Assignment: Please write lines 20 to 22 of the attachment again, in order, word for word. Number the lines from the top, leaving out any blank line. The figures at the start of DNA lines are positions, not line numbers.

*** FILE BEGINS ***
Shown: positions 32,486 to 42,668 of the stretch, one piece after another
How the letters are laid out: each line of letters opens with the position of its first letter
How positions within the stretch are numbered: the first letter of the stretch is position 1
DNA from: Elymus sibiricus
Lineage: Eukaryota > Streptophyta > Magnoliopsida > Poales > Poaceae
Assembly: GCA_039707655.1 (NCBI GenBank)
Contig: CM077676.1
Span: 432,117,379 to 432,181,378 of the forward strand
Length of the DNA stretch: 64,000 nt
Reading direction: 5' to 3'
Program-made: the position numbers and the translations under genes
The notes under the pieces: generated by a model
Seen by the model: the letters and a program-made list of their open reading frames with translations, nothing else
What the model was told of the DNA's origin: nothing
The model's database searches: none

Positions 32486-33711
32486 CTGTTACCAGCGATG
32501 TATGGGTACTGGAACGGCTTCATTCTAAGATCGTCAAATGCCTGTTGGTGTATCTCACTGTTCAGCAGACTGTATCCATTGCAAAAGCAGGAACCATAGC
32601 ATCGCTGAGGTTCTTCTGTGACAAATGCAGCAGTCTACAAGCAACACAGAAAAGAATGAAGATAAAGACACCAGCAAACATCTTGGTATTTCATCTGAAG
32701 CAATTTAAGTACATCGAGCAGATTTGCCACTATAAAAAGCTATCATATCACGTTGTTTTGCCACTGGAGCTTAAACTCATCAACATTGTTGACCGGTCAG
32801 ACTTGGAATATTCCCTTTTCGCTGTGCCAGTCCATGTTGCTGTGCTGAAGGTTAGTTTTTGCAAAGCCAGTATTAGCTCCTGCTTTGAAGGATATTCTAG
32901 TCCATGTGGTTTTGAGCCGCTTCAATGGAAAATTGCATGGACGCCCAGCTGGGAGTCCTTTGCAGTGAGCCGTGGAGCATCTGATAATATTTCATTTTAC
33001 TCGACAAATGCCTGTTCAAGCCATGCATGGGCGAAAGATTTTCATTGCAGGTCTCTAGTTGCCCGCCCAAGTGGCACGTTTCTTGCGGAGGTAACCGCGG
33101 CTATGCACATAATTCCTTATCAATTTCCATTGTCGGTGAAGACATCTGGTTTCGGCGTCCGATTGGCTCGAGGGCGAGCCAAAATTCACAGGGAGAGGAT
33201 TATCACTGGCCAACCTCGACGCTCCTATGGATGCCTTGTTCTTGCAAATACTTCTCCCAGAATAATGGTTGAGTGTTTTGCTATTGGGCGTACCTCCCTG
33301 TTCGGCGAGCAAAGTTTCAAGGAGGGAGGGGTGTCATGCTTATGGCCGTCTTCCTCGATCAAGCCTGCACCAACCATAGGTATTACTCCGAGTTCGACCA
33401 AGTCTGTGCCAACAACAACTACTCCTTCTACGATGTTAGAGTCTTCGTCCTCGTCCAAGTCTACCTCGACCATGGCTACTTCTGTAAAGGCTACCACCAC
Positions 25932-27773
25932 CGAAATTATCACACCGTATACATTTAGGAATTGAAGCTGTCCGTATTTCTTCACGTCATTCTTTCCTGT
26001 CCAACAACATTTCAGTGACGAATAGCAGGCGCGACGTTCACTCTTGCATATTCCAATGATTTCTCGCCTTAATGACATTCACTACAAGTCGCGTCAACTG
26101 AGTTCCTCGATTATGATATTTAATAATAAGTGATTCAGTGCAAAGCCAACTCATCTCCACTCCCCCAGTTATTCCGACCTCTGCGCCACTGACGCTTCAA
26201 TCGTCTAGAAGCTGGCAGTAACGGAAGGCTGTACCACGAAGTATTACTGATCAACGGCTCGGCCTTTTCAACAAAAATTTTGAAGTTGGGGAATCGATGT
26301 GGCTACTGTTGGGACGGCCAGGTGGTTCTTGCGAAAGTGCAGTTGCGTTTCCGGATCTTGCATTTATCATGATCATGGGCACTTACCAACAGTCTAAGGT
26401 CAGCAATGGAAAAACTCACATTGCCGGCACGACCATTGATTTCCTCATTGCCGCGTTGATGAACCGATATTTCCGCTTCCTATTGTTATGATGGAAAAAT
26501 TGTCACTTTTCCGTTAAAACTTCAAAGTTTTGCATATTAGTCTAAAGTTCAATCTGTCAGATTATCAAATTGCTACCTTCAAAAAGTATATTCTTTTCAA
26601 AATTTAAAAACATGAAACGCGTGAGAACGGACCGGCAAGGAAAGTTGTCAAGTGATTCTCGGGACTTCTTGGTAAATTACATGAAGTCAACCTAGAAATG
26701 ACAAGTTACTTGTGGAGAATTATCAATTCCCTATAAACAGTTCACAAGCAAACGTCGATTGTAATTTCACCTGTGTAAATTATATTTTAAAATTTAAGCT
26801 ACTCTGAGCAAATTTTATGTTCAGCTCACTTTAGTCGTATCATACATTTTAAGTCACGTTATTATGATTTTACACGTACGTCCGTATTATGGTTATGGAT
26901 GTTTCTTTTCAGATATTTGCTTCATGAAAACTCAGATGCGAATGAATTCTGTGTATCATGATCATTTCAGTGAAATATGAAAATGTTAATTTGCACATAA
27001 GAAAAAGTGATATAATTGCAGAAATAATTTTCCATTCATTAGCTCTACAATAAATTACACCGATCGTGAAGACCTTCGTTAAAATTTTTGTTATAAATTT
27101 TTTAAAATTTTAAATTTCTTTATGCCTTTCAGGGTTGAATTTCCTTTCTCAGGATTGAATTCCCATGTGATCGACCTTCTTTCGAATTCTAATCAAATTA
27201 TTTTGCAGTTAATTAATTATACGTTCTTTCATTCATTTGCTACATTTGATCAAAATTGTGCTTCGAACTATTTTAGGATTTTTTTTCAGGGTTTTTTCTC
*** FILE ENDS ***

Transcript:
32701 CAATTTAAGTACATCGAGCAGATTTGCCACTATAAAAAGCTATCATATCACGTTGTTTTGCCACTGGAGCTTAAACTCATCAACATTGTTGACCGGTCAG
32801 ACTTGGAATATTCCCTTTTCGCTGTGCCAGTCCATGTTGCTGTGCTGAAGGTTAGTTTTTGCAAAGCCAGTATTAGCTCCTGCTTTGAAGGATATTCTAG
32901 TCCATGTGGTTTTGAGCCGCTTCAATGGAAAATTGCATGGACGCCCAGCTGGGAGTCCTTTGCAGTGAGCCGTGGAGCATCTGATAATATTTCATTTTAC